Edinburgh Fringe 2018
Everyone writes notes to their future selves. But what if the future starts writing back?
A one woman show, written and performed by Rosy Carrick where the lines between autobiography and fantasy blur, and where the inspiration of Rocky can be a spiritual salvation.
To try to describe the details of this tightly woven production would be to skim over its magic, but still it’s worth mentioning that the deliciously tight performance, with not a step out of place, was confidently measured and so perfectly paced that in a mere hour (one might say almost montage-like), we were taken across decades spanning almost a century, spinning through wormholes and bittersweet childhood optimism, falling into David Bowie and a 20th Century poet revolutionary, and stepping into the intimacy of a PhD with passion at its heart, witnessing stories of sadness and regret but also of power and resilience, of rising and thriving. I felt at the end of this show the joy of seeing something crafted particularly well, like the pleasing texture of a carefully finished pot, or the ripples of a handmade quilt. It’s the seamless polish of this carefully thought out piece that made it very satisfying to watch.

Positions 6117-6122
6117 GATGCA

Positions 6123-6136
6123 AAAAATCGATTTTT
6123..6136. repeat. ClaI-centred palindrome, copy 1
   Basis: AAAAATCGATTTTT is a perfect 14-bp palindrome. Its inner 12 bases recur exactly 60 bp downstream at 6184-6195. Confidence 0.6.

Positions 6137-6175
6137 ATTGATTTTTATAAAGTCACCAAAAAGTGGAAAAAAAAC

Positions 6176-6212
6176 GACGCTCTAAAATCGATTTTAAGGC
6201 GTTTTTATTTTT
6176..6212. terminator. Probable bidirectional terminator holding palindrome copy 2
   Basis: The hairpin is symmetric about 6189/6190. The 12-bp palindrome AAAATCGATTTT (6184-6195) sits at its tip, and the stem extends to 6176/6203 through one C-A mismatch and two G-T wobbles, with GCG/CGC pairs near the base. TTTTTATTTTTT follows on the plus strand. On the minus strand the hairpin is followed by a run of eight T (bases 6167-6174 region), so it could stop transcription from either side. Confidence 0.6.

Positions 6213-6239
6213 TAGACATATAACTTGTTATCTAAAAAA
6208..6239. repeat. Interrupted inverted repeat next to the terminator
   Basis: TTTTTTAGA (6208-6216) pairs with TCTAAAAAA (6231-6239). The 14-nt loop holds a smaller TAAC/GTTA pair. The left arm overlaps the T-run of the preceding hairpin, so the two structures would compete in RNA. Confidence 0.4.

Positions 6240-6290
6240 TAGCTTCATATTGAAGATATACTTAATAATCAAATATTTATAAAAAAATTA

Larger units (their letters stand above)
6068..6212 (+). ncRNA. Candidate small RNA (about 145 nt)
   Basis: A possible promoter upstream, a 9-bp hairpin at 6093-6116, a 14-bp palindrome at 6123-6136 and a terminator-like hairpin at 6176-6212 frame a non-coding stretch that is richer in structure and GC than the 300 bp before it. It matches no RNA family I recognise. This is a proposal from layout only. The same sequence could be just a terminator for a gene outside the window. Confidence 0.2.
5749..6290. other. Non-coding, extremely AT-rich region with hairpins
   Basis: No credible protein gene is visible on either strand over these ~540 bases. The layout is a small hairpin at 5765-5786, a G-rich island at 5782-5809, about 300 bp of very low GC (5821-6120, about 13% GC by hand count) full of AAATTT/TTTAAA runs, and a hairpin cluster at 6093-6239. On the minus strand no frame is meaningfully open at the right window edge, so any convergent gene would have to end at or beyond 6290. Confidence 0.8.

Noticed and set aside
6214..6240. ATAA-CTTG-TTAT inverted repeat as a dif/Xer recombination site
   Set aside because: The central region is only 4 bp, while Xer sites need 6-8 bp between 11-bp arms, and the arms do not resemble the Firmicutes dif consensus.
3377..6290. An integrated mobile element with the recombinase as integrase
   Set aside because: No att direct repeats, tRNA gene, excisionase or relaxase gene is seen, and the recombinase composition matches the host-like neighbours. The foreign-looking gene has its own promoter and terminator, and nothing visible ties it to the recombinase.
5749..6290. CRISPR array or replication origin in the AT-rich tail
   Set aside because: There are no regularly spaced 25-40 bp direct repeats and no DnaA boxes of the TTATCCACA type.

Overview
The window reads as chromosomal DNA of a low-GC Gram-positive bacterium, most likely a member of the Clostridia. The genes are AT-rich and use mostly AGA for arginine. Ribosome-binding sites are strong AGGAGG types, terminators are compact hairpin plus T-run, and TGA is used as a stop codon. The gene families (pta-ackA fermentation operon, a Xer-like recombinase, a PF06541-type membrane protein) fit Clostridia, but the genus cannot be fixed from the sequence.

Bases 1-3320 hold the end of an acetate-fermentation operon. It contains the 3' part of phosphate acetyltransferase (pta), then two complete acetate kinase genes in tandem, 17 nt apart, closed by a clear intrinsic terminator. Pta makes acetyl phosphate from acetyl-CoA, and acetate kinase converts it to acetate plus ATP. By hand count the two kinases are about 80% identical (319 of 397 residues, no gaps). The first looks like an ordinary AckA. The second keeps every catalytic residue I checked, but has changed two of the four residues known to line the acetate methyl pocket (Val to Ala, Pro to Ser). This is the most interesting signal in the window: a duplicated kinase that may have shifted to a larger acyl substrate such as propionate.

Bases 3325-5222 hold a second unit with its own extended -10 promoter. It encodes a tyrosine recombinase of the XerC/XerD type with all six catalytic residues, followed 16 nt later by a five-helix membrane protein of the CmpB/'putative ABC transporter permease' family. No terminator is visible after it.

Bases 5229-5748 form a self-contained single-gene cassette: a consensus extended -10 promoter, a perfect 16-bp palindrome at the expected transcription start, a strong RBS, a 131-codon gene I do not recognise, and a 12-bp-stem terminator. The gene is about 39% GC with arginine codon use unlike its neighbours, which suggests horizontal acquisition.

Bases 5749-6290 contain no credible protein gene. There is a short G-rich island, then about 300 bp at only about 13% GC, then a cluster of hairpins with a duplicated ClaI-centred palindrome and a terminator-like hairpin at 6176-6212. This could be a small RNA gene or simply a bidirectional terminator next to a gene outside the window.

Carrick has delivered here a fascinating semi-autobiographical performance, colliding art and science through emotional slices of time and possibility.
A credit to this intelligent and calmly persuasive show is that I had to, embarrassingly, keep asking myself if time travel was actually possible, and maybe I had missed something in the news. My fingers itched for my smartphone to google the particle accelerator and I, for a short moment, day dreamed about whether I would go back or forward in time first. I can only hold the skilful performer to blame here, for her clever retelling of events, her own fake news crafted so earnestly.
The genius here is subtle, lose focus and you might miss the brilliant detail. It’s the stringing together of the real life narrative interspersed blurringly with fantasy and possibility that makes it such a beauty in itself. This is fresh writing at its very best.
Carrick held the audience throughout; a testament to fine direction here as complex narratives neither crowd nor weigh down the lightness of the show, making for a highly digestible production, funny as well as poignant as well as moving as well as intellectually yummy. The use of multimedia was elegantly placed to heighten and emphasise the narrative, adding depth and texture without any loss to the live performance. It’s the feathering of semi autobiographical narrative and playful theatricality that makes this piece high quality and original.
Passionate Machine not only reminded me of my own childlike wonder of time travel possibilities but also the heart breaking promises we make our future selves when we are young. Carrick’s mesmerising performance reminds us of the vital urgency in pursuing our passions, no matter how odd, or niche, or difficult. There’s a fine line between obsession and passion and Carrick holds her head, and a bicep, up high on this one.